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Schneider, Homer J. (ed.) / The Wisconsin engineer
Volume 46, Number 4 (January 1942)

Hornberg, Kenneth; Lindsley, Warren
Observations on fluorescent lighting,   pp. 10-11

Page 10

Observations on Fluorescent Lighting
        At the National Guardian Life Insurance Building,
                                 Madison, Wisconsin
        4~ Kewneh >b oaby4e', e'4.2 and V/avenz /2iaddlei, e'4.2
PARTLY because of its efficiency and architectural
     possibilities, and also because it is, to a large degree,
     a new commercial application of a rather involved
energy transformation process mysterious to the lay pub-
lic, fluorescent lighting has become an increasingly popu-
lar form of artificial illumination since its commercial
introduction in 1938. In fact, fluorescent lights have been
instrumental in raising illumination values from the 5
foot-candle average of 15 years ago to the 50 foot-candles
or more of today in many modern installations.
  Such a high level of illumination is featured by the
fluorescent installation in Madison's new National Guard-
ian Life Insurance Building. Completed on June 1, 1941,
and covering 7,480 square feet of shore frontage on Lake
Mendota, this three-story, fireproof building of Bedford
stone laid against concrete is completely air-conditioned
(except for complete humidity control) by means of pin-
hole ventilation through the ceiling. Law, Law and Potter
were the architects, with Mr. Paul Nystrom of their staff
responsible for the lighting. Electric contractor was Mr.
0. T. Havey.
  Practically shadowless illumination is accomplished by
means of fluorescent
tubes recessed in con-
tinuous ceiling trof-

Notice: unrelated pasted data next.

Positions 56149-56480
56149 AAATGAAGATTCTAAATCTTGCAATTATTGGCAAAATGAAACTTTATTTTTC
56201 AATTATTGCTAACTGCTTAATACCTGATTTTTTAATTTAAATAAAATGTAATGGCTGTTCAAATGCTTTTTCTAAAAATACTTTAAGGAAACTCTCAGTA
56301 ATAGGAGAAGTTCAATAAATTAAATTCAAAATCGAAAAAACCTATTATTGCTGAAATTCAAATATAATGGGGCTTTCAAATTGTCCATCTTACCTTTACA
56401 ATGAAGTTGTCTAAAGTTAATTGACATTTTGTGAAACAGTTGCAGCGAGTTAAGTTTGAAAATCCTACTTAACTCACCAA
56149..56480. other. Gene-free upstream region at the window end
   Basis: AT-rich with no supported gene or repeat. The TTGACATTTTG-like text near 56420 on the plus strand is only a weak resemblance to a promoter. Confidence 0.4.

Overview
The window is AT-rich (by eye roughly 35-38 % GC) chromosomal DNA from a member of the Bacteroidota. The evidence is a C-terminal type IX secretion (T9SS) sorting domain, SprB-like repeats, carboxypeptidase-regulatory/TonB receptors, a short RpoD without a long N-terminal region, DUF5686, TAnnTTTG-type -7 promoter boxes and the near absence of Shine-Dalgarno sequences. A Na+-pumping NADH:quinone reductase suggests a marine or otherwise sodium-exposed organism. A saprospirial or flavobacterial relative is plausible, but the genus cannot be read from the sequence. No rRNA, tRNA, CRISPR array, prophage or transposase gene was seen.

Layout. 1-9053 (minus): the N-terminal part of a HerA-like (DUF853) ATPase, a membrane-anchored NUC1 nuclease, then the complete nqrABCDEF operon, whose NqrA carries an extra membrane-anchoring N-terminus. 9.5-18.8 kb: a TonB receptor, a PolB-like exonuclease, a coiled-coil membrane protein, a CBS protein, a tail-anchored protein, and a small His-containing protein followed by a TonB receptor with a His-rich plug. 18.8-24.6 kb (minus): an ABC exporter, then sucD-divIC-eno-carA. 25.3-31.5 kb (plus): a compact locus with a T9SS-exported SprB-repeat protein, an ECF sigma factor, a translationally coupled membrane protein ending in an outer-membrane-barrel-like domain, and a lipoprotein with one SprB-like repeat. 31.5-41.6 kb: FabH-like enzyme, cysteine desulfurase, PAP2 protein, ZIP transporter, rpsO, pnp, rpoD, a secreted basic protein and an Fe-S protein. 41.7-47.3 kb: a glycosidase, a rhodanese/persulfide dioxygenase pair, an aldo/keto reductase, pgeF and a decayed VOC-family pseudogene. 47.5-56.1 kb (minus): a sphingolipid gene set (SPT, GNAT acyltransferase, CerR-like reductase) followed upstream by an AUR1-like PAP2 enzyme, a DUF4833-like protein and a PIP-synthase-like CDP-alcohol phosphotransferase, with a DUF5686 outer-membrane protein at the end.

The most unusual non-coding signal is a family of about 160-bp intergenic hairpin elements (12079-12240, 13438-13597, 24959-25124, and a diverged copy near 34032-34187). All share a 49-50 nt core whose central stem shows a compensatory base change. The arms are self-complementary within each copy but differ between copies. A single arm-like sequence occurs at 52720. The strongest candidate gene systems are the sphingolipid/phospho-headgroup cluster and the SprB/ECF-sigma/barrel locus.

fers  equipped  with
controlling  I e n s e s
mounted flush with
the ceiling. This type
of lighting is main-
tained throughout the
building with the ex-
ception of the main
vestibule in which in-
candescent cove light-
ing is used for deco-
rative purposes, and
in a few minor rooms
such as store rooms
and the garage. Alto-
gether there are 1918
linear feet of troffers,
or over a quarter of
  -1 mil nficni t
The    ,, r o f f e r s wereTroffer arrangemet
The t r o f f e r s were
manufactured by the Architectural Lighting Company to
fit in with the acoustic ceiling sections. The same Libbey-
Owens-Ford Flutex lens was used with all single and
double tube troffers. Proper location of the troffers plays
an important part in obtaining balanced illumination.
  This system required the following troffer units prop-
erly located to produce the desired uniformity of illumi-
nation. Average separation of troffers was about 5 feet.
Additional pertinent data on the lamp efficiency and
losses are included. 35000 white lamps were used.
Quantity Unit  Length
172 Single tube  48"
304 Double tube  48"
  11 Double tube  24"
Tube Size
40 watt
40 watt
20 watt
            Total Watts*'
  Tube Lumens* At 120 At 125
110 v. 120 v. 125 v. Volts Volts
2100 2140 2230 50  54
2100 2140 2230 100 107
860 877  916  30  32
*Taken from data in August 1, 1941, Mazda lamp price schedule.
Lumens output are after 100 hours operation. At 70% of rated life
(rated at 2500 hours) the output has decreased approximately 15%.
*"Based on data in General Electric Co., Nela Park Engineering Depart-
ment, Booklet B. Values are approximate and differ somewhat for various
makes of ballast units.
  The 48 inch double tube units were used in peripheral
parts of the ceiling as shown in Figure 1 to help produce
                                 uniform illumination
it in general office.
        Courtesy of Cantwell Printing Co.
over the entire floor.
The 24 inch units were
used for cove lighting
and in the filing office
to provide the proper
distribution of light.
To further improve
visual  effectiveness,
the walls were finished
with a special Nela-
Park green.
  Building costs
amounted to $159,000,
of which $18,329, or
11.5%, was spent on
electrical work, a large
part of which was de-
voted to the fluores-
cent lighting installa-
tion; the total cost of
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